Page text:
What is happening in England in the Brexit era? London, Birmingham, Liverpool and Norwich are the hot spots for a new generation of artists working on the margins of pop, rap and electronic music.
Since the dawn of rock and roll, the British have amused the whole world with outstanding musicians; from The Beatles, Ozzy, Eric Clapton, U2, Led Zeppelin, Ramones, boy we could be naming great performers in almost any genre of music. But what’s going on nowadays? Let’s meet the four new queens of the British deck of music.
Queen of Hearts; Shura
This young artist from London has borrowed several things from some of the 80’s emblems such as Janet Jackson and The Cure (who last year made it to the Hall of Fame), Shura paints scenes of modern queer love with a delicate R & B style. The 25-year-old singer, songwriter and producer attracted international attention with the video of her single “Touch”.
In 2014 her single amassed over 26 million views on YouTube and was then remixed by Four Tet, Delorean and Talib Kweli. She then composed her imminent album ‘Nothing’s Real’ with the support of Greg Kurstin, a collaborator of Sia and Adele.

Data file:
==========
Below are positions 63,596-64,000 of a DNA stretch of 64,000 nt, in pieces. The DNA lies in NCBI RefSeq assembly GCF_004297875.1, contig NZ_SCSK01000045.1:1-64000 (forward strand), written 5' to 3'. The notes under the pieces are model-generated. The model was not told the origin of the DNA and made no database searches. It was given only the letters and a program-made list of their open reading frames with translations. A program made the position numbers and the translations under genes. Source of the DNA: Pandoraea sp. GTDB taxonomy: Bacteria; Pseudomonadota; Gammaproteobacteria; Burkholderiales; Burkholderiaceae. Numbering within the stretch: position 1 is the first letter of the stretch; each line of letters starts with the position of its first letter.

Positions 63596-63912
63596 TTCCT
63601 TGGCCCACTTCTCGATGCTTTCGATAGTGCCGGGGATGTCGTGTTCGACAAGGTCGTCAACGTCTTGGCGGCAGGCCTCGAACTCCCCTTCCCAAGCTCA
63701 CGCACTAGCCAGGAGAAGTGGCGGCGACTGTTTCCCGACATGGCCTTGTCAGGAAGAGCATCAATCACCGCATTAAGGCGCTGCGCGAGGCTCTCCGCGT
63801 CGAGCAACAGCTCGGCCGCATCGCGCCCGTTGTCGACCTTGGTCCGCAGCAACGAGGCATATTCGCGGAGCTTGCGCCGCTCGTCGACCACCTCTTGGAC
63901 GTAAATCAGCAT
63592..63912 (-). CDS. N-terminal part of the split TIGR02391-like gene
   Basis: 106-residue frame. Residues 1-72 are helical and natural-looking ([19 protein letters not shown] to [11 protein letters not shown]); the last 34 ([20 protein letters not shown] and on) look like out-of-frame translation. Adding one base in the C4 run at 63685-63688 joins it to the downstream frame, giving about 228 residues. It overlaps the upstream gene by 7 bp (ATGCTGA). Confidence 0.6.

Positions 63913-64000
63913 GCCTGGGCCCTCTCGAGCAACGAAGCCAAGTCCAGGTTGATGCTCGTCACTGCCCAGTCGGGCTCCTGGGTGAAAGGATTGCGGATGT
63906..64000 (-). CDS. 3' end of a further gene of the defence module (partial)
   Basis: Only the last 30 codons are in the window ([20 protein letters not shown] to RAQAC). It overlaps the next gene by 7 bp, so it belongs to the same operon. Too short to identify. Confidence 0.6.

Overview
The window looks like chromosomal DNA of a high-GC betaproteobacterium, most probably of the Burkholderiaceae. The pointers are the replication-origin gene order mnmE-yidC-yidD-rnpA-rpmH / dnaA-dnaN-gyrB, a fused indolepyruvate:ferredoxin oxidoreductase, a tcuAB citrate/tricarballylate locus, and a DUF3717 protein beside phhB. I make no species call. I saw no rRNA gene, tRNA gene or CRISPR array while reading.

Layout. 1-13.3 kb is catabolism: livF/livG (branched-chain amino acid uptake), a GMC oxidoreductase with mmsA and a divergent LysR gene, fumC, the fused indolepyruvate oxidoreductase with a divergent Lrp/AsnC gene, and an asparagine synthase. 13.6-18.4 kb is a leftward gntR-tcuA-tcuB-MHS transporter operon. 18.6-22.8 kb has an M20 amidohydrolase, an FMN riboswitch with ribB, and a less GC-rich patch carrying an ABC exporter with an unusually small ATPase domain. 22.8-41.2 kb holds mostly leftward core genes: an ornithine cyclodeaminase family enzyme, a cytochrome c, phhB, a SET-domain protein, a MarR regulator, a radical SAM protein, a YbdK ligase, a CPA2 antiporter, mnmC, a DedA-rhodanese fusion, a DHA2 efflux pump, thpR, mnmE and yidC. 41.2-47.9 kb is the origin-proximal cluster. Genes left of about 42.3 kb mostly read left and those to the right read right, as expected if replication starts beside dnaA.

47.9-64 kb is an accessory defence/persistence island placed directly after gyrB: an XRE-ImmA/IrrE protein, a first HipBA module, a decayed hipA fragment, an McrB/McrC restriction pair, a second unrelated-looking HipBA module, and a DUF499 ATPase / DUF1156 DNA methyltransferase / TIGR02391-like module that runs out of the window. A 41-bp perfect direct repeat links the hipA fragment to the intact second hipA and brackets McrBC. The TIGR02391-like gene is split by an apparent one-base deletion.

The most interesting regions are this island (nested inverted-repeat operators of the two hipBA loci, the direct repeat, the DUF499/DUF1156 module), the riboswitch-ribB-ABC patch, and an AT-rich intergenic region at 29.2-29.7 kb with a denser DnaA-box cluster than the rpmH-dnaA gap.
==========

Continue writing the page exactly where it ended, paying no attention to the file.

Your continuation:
Queen of Spades; Lady Leshurr
After Lady Leshurr came into the light back in 2011 with her devastating freestyle on Chris Brown’s “Look at Me Now,” Atlantic offered the Birmingham rapper a big juicy contract, suggesting she pitched a song against Nicki Minaj. The artist, born Melesha O’Garro, said no, and agreed to Take the long road to success, on her own terms.
Although Leshurr refused to criticize another artist, she made insult a high art form in her series “Queen’s Speech”, in which she professes insults to pop culture: “I’m going to Beyonce these girls”, she mocks in “Queens Speech”.
In October 2017, she released “1 Million Views” after “QS4”, her brilliant one-shot video, reached one million views in a week. Now it has over 29 million views and she has just signed a major contract with BMG.
Queen of Diamonds; Låpsley
In Long Way Home, her first album, this young singer-songwriter built a minimalist synth-pop with an extra emotional base provided by her voice, which is rich and lugubrious. She started posting her music on SoundCloud and soon caught the attention of XL Recordings, company that has huge stars like Adele and Holly Miranda among their ranks.
Queen of Clubs; Phoenix Martins
Dive like Jason Momoa’s Aquaman into the ‘ether’ of the mystical Phoenix Martins, a Nigerian singer who has established in Hackney. Inspired by Brian Eno’s ‘sounding landscapes’, she began acting for hospital patients as part of the Roundhouse Choir.
Their debut EP, Get This, received a boost from producers Nick Carter and Joe Fields, who worked with a variety of artists, from Diplo to the Neptunes. The latest release of Martins, a neat new EP entitled 47, is a series of undulating ambient meditations with blues tints, triggered by encounters with the divinity.